While I haven't ever used a dishwasher, I have washed a number of keyboards. I have a bad habit of leaving my coffee cup next to the keyboard, and every couple of months or so will somehow knock the coffee cup over towards the keyboard... I immediately disconnect the keyboard and head for the sink; rinsing it in cool water to remove any coffee, milk and sugar before it can do any damage. I shake the keyboard out and let it dry for a day or two, changing it's position so any water can drain out. I'd say that I have had success 9 out of 10 times with this method, although you do have to have access to a 2nd keyboard.... The most recently "washed" one becomes spare for the next time it happens!

jboardman
jboardman

Well, I don't have a dishwasher, but how about hand-washing??

Mystacina
Mystacina

Oh god if you could see some of the keyboards here. I have actually toyed with the idea of carrying a USB keyboard and mouse around in a bag when i go to fix a problem just so I don't have to touch the ones at my co-worker's desks. I really hate when my fingers stick to their keys. It's disturbing and disgusting.

blanchoid
blanchoid

Have done it on laptop and desktop keyboards, not in dishwasher though just a nice clean bucket of water, just let then dry out for ages. DON'T TRY THIS AT HOME... Sounds really daft but this will work on monitors as well, found out by accident, in the good old days I had a 15" facedown in the boot of the car, had a leaky tailgate and it got soaked when I lifted it out a stack of water drained out. The only choice we really had was to pop off the rear cover and left it in front of a fan heater (not too hot) for a couple of days. When we eventually put it back together about a week later. Turned it on and it worked perfectly! Needless to say the boss was happy that he didn't have to fork out for anew one. B

mousejn
mousejn

I have done this for over 20 years. Back in the 80's keyboards used to cost more than $100 each and I did it more often. The main secret is to let it dry completely, also use no or very little soap.

Darren B - KC
Darren B - KC

I've only put a keyboard in the dishwasher once, and it worked fine afterwards, but since then I just fill up my kitchen sink or a plastic tub with some soapy water (dish soap) and let the keyboard sit in it for a few hours. That even did the trick for a couple of laptop keyboards that had coffee (with sugar) spilled on them. I'm sure it's been mentioned already, just make sure they air-dry completely before hooking them back up to a computer. (A hair dryer can help with the drying process, or set the keyboard in front of a fan.)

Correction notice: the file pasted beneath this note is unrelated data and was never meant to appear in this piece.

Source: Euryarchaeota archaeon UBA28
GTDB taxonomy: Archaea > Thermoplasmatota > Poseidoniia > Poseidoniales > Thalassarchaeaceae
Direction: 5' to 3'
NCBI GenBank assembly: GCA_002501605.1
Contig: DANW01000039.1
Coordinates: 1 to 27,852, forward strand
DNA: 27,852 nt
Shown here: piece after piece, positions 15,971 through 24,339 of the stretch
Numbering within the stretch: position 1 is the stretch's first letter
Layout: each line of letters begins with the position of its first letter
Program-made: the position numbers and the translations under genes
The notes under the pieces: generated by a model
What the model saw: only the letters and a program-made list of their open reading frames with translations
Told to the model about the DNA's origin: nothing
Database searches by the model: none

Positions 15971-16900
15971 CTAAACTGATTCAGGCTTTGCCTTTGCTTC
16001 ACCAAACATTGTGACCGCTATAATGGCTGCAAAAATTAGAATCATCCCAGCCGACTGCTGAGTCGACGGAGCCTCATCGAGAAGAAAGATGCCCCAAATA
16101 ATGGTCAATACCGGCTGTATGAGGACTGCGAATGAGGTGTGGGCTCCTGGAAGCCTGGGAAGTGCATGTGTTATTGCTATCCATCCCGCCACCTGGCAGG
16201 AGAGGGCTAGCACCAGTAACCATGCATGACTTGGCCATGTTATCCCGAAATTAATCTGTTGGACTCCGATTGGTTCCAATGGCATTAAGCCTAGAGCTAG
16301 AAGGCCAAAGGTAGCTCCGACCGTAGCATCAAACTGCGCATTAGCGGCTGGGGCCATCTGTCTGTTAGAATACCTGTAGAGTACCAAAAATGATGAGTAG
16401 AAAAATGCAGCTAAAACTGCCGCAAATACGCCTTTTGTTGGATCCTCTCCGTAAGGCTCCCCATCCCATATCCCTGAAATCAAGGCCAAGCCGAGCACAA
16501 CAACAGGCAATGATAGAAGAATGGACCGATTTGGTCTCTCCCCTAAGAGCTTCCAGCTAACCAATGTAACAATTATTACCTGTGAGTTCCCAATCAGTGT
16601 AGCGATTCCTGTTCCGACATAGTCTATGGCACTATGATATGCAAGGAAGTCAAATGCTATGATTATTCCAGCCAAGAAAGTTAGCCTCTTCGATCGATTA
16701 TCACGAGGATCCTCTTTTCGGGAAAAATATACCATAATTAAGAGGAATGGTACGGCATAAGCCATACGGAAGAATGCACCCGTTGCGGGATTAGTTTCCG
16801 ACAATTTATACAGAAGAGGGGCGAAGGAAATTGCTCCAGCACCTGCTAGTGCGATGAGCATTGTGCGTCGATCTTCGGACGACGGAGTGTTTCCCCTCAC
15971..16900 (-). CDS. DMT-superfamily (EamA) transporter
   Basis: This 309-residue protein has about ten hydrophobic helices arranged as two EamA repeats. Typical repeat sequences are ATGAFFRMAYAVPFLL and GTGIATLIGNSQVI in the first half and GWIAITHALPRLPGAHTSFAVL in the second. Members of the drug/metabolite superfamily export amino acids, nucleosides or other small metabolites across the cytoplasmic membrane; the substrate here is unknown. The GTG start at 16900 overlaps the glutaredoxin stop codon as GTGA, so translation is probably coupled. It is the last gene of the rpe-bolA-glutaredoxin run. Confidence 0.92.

uftr
uftr

Sounds just as crazy as keyboards in dishwashers, but I'm wondering if anyone has put an "about to be recycled" laptop into a dishwasher to see if it works any worse after than before? It might be something to do with that cheap new Vista Home edition laptop that you bought before you discovered that Vista Home edition is worse than useless.

reisen55
reisen55

And the hot water warped the plastic of the keyboard, destroyed it. As it was a corporate keyboard, he wanted a replacement. Go figure. No, we did not give him one either.

mailboweb
mailboweb

Crazy idea, thats sure. :) What you can do in just open it and take it apart. its not "that" complicated in there. Give it a good scrub, wipe dry( or use hairdryer)make sure that most moist is gone, put it back together and your done. Your favorite keyboard is now as good as new.( Not taking in account, those 10 year old cigarette burns) and other damage) I like to add that some years ago i put my jacket in to the laundry. The jacket which contained a little bag with my USB sticks and SD and MMC memory cards went trough some hot cycles. When I found out that they to had been through these cycles, I feared they would be lost. Never the less I put them to dry for an day in a warm place, an was very satisfied to find that they still functions as perfectly as before. All data still available to. That was interesting and money/work saving adventure.

notaneer
notaneer

Just one question - what wash cycle do you use?

sthomas
sthomas

A few years ago, a client came to me with an interesting dilemma. A PC that he had installed a water cooling system into had malfunctioned, and as a result, leaked automotive coolant all over the inside of the unit. I removed every component from the system except for the hard disk. I then hand-washed the motherboard, memory, video card and other assorted items in warm dishwater. After a thorough rinse, I then hung them all from a ceiling drying rack and left them dry out for almost a week. After reassembly and repair of the water cooling system. I hesitantly fired up the machine and had no issues whatsoever. Later, I bought this PC from the client, removed the water cooling system, and my son uses this as his gaming PC to this day.

jterribili
jterribili

works great! Top tray, no heated dry, no high temp wash, dime size of liquid, leave it out to dry for a few days on some paper towels and shake every so often

TheGratefulNed
TheGratefulNed

Coke (soda, not nose candy) works as a pretty good cleaning agent too. I used to clean old grimy keyboards by popping the keys off (or the key caps on some models) and soaking them overnight in a large cup of Coke. Clean them thoroughly with warm soapy water the next morning and reattach them. The keyboard itself I'd take apart and wipe down with alcohol inside and out, except the circuitry (unless it really needed it). If it was particularly grungy under the keys and the holes in which the keys fit were sufficiently raised, you could also pour a very thin layer of Coke around them and let it stand overnight. You have to make sure it's not so thin a layer that it would mostly evaporate and/or start to crystallize/congeal by morning or you're left with an even worse mess.

PVBenn
PVBenn